While the benefits of CNC and automation are clear there are still barriers to overcome. The primary assumption of many is that CNC machines can be left unattended once they have been automated; running all night and weekend in the dark. This is untrue. CNC machines can be set up to run finishing cuts and operations at night by only if done properly by the operator. They must inspect the cutting tool is not worn out and that the programmed parameters are set. The CNC machine will not detect wear on a tool bit. The thermal expansion of the machine is another parameter that must be carefully monitored. While thermal expansion algorithms can help predict when a tool is out of tolerance, operators are still need to adjust warning indicators and perform measurements on the tool after machining processes are complete; changing the tool if necessary.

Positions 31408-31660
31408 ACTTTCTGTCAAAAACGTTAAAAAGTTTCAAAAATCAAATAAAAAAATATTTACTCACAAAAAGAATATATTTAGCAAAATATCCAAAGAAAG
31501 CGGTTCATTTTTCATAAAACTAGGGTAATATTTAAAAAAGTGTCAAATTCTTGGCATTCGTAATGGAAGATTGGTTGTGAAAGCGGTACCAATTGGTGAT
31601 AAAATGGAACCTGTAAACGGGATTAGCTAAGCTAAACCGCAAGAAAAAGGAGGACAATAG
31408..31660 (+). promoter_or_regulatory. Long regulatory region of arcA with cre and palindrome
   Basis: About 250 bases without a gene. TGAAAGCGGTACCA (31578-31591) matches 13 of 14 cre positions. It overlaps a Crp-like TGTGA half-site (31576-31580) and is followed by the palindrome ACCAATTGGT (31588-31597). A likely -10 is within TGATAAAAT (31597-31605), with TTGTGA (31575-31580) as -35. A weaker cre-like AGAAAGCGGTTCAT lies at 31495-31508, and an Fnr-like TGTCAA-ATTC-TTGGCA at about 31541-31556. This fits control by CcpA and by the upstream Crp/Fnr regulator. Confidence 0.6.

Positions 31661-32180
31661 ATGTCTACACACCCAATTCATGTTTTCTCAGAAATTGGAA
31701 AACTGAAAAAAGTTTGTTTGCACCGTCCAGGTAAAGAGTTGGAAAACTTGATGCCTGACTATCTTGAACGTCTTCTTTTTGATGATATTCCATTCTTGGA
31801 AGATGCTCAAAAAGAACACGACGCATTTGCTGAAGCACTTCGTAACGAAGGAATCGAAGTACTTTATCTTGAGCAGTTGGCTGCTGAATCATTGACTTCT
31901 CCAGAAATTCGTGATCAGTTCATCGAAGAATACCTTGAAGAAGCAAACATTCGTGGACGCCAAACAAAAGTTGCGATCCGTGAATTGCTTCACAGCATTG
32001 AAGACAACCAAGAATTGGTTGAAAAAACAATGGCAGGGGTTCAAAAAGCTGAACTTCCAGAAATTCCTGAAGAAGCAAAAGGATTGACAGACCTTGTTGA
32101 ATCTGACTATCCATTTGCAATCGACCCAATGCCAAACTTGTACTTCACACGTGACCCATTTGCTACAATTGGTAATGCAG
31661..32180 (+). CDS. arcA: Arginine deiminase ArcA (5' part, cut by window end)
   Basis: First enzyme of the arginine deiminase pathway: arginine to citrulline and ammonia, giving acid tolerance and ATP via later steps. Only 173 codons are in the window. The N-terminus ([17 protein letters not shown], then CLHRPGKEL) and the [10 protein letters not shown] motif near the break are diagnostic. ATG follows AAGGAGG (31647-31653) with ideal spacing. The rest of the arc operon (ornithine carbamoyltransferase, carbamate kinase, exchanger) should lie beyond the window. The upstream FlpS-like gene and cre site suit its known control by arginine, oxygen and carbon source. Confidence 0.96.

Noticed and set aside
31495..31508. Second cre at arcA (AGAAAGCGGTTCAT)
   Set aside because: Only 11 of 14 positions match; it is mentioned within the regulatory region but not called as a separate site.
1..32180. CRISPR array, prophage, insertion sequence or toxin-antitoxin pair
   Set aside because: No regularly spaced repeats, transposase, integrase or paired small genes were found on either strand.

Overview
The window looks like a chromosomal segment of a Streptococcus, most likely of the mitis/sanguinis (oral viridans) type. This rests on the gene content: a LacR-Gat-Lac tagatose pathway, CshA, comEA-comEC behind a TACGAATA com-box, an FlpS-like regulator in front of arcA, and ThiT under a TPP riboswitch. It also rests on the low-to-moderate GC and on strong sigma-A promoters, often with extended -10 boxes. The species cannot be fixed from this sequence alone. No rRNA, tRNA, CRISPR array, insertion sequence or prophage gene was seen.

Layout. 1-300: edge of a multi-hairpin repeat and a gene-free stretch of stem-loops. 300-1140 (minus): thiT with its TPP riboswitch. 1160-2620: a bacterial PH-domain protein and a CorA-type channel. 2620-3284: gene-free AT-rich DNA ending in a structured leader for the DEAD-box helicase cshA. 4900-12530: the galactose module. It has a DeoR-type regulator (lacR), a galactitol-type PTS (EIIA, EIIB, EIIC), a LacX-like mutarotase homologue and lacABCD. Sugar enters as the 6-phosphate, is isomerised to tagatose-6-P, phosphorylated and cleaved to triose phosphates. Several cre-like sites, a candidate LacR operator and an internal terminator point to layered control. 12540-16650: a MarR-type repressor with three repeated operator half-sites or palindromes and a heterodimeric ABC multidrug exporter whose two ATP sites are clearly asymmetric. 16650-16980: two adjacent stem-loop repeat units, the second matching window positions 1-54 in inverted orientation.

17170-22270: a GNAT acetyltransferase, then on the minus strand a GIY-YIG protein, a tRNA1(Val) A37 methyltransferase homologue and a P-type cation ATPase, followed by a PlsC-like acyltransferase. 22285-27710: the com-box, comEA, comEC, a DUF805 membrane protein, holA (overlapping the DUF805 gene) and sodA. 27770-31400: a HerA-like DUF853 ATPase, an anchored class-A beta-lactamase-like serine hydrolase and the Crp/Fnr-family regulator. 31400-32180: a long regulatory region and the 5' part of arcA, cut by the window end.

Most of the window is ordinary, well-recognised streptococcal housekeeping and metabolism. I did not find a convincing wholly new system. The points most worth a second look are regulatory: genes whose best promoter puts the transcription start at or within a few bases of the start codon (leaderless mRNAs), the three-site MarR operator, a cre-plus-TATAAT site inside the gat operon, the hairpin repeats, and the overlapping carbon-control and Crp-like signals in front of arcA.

The investment in resources will be also important. Not just in new machines or connection equipment (i.e. robotic arms, Ethernet systems, sensors, machine vision, etc.) but also in the labor work force. Advances in solid modeling, CAM/CAD systems, and computer integration have helped several operators create millions of lines of code to perform several operations. Companies need to invest into computer programmers and software modelers to handle the increased amount of computer data needed to operate these machines.